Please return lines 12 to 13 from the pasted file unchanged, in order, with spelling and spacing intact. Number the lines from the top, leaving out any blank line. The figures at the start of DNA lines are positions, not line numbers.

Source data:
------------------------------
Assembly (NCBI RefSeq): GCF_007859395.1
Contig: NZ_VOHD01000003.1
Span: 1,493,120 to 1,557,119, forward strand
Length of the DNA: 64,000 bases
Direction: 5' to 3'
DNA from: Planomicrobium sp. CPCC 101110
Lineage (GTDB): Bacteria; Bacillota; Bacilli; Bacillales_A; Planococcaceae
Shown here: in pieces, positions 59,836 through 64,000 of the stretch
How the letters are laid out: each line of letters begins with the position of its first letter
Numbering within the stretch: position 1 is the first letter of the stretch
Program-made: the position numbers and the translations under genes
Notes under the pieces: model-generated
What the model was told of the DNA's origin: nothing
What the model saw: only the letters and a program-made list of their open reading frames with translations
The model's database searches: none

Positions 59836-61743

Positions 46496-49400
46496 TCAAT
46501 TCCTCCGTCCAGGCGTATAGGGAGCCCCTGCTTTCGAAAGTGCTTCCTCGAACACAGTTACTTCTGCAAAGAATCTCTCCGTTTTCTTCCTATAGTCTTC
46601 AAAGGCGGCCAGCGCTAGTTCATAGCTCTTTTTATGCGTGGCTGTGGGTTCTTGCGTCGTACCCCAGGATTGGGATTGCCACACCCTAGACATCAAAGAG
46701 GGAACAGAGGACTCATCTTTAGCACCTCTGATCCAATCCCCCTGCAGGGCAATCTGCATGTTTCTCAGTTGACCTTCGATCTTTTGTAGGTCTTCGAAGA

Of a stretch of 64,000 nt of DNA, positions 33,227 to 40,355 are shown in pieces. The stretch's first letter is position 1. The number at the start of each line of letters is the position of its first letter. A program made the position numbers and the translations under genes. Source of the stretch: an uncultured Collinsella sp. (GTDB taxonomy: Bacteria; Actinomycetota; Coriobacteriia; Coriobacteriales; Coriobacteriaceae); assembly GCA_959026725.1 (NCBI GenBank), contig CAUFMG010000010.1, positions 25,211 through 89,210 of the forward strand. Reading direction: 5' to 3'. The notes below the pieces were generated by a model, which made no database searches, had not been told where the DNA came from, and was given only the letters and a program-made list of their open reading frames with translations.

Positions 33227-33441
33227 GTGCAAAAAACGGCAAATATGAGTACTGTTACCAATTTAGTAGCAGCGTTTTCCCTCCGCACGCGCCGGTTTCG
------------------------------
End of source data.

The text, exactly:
Notes under the pieces: model-generated
What the model was told of the DNA's origin: nothing